The passage we’ve just heard from the Epistle to the Hebrews is a very rich passage, full of little phrases that tend to stick in the mind: “since we are surrounded by so great a cloud of witnesses”; “the sin that clings so closely”; “Jesus, the pioneer and perfecter of faith”.
This passage comes at the end of a long and well-known section of the Epistle, in which the writer gives examples of faith from the history of the ancient Jewish people. He offers example after example, beginning with Enoch, through Abraham and the patriarchs, to Moses, the judges, the prophets and King David. This is brought to a conclusion in the verses we heard this morning, in which the “great cloud of witnesses” and the example of Jesus “the pioneer and perfecter of faith” are used to exhort and encourage the reader to perseverance. The metaphor of athletic contest for the Christian life is familiar from St Paul’s letters.
I spoke yesterday about the social nature of Christian life, and the way in which the writer of the Epistle to the Hebrews presents Jesus entering the Holy of Holies in order that the rest of us may follow. There is a strong sense of togetherness in this image.
Contemporary Christianity, like contemporary culture more generally, is afflicted by a radical individualism. The doctrine of the church as the mystical body of Christ has been replaced by a sense that the church is nothing more than a convenient association of people who love Jesus, with the logical implication that the life of the church is something that Christians can take or leave as they see fit. The idea of the solitary Christian must seem strange to our brothers and sisters who in times past and present have continued to meet under the shadow of persecution, often at great personal risk or cost.
This individualism has afflicted the church not only by creating the false notion that it’s just fine for a Christian not to participate in the corporate life of Christ’s body, but also by effectively negating the doctrine of the Communion of Saints. I’m sure people think I’m eccentric in naming long lists of saints in intercessions and in the Eucharistic prayer, but I do it for a reason. Actually for two reasons.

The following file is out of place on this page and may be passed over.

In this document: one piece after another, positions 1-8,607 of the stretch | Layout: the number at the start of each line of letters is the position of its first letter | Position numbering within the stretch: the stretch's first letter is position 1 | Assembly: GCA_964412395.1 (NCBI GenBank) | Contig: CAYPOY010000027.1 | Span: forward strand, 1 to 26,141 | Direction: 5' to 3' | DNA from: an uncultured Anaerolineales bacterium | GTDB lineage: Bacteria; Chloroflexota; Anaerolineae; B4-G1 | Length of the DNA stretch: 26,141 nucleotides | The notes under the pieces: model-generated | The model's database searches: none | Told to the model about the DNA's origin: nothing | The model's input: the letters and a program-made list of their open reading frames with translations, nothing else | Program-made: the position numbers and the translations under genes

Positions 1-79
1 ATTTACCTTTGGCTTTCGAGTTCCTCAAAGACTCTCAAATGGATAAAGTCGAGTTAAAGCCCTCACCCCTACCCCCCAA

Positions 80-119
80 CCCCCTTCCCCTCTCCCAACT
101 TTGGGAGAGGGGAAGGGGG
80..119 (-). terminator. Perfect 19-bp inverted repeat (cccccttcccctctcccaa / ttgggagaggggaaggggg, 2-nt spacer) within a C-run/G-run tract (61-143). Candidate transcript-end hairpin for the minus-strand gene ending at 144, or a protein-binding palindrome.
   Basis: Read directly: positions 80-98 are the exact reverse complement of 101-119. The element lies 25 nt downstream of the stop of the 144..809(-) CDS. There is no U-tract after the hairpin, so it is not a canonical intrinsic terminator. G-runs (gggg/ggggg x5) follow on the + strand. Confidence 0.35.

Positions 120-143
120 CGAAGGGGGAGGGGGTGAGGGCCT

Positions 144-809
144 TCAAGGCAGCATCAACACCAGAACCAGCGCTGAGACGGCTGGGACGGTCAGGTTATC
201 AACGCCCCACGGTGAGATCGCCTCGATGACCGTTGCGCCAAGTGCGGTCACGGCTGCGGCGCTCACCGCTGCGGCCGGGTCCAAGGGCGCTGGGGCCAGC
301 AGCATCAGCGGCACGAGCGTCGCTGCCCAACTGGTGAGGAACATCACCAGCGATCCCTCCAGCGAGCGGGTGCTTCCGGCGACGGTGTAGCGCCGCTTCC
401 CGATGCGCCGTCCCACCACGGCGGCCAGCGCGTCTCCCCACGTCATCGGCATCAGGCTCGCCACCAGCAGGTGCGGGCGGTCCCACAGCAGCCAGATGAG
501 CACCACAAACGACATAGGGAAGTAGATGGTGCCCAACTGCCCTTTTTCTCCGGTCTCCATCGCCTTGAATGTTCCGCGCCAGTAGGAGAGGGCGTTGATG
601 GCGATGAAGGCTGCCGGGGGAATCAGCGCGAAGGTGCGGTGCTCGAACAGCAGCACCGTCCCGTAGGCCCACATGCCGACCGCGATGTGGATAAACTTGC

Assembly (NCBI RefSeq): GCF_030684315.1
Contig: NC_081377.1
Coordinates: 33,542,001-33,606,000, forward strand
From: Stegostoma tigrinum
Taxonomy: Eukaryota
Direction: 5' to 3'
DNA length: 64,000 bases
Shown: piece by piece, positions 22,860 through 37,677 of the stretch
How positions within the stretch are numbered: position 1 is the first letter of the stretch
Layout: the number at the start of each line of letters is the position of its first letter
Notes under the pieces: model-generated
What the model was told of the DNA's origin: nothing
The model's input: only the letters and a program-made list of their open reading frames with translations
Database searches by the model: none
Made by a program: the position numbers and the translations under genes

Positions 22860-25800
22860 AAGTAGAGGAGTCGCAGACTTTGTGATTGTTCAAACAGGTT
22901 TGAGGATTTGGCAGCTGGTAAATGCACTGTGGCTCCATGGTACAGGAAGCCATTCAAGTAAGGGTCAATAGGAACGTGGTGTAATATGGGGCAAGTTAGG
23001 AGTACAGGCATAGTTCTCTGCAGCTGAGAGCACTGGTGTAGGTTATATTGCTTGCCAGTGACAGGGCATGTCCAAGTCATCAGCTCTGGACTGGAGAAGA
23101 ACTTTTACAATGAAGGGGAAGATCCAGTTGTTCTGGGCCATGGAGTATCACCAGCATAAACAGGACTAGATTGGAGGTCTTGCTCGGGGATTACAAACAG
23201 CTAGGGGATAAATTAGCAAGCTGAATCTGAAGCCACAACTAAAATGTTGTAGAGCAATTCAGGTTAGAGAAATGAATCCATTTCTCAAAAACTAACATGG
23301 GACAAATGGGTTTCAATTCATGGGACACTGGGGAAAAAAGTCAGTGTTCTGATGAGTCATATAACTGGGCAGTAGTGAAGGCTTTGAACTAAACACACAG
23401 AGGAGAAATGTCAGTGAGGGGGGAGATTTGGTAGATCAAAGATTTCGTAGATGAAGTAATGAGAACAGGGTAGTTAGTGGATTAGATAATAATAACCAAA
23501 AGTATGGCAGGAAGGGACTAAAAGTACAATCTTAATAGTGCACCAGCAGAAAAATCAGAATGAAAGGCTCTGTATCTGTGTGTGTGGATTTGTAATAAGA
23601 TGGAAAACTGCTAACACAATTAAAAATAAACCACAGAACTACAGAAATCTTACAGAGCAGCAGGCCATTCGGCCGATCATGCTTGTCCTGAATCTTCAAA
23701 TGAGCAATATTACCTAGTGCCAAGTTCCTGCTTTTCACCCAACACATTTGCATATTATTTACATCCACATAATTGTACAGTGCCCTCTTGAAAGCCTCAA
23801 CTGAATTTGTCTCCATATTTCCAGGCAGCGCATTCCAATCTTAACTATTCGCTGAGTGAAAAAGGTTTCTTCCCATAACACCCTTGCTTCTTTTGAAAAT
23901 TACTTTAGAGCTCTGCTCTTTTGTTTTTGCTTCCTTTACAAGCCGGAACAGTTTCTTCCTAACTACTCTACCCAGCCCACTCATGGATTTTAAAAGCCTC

First, because it’s been the tradition of the church for most of its existence, and that’s good enough for me.
And second, because I want to strike a little blow against the chronic individualism of our contemporary culture. We do not pray alone, we do not worship alone, we do not offer the Eucharist alone: all these things are done together with the church united in time and space, and all these things are done in the presence of the great cloud of witnesses, a cloud which has grown ever greater through the course of the Christian centuries. The life of the whole church, living and departed, is bound up in the life of the Lord Jesus, and in Him we are all united: the great cloud of witnesses of the saints and prophets and patriarchs of old, and our own departed loved ones who now rest from their labours in the Lord.
The individualism that negates the doctrine of the Communion of Saints is I think an unintended consequence of the Reformation. Reacting against a devotion to saints in late-medieval Catholicism that was at times excessive and borderline idolatrous, the reformers largely banished devotion to saints from the life of their churches altogether. Similarly, the abandonment of belief in purgatory led to the destruction of the rolls of the faithful departed in churches across this land, as, according to the new reformed doctrine, the dead did not need to be prayed for. In this as in many other things, there was a good deal of bathwater that genuinely needed to be thrown out, but sadly the baby went out with it.
The writer of the Epistle to the Hebrews concludes his or her great celebration of the faithful ones of Israel with a celebration of the One who perfectly embodies the ideal of the faithful, the One who is the pioneer and perfecter of faith, “who for the sake of the joy that was set before him endured the cross, disregarding its shame, and has taken his seat at the right hand of the throne of God”.
When we rejoice in the communion of saints, when we rejoice in that great cloud of witnesses, when we draw comfort from a sense of spiritual communion with our departed loved ones, we are celebrating in them the triumph of the Lord Jesus, the pioneer and perfecter of faith, to whom be all praise and glory with the +Father and the Holy Spirit, now and unto ages of ages.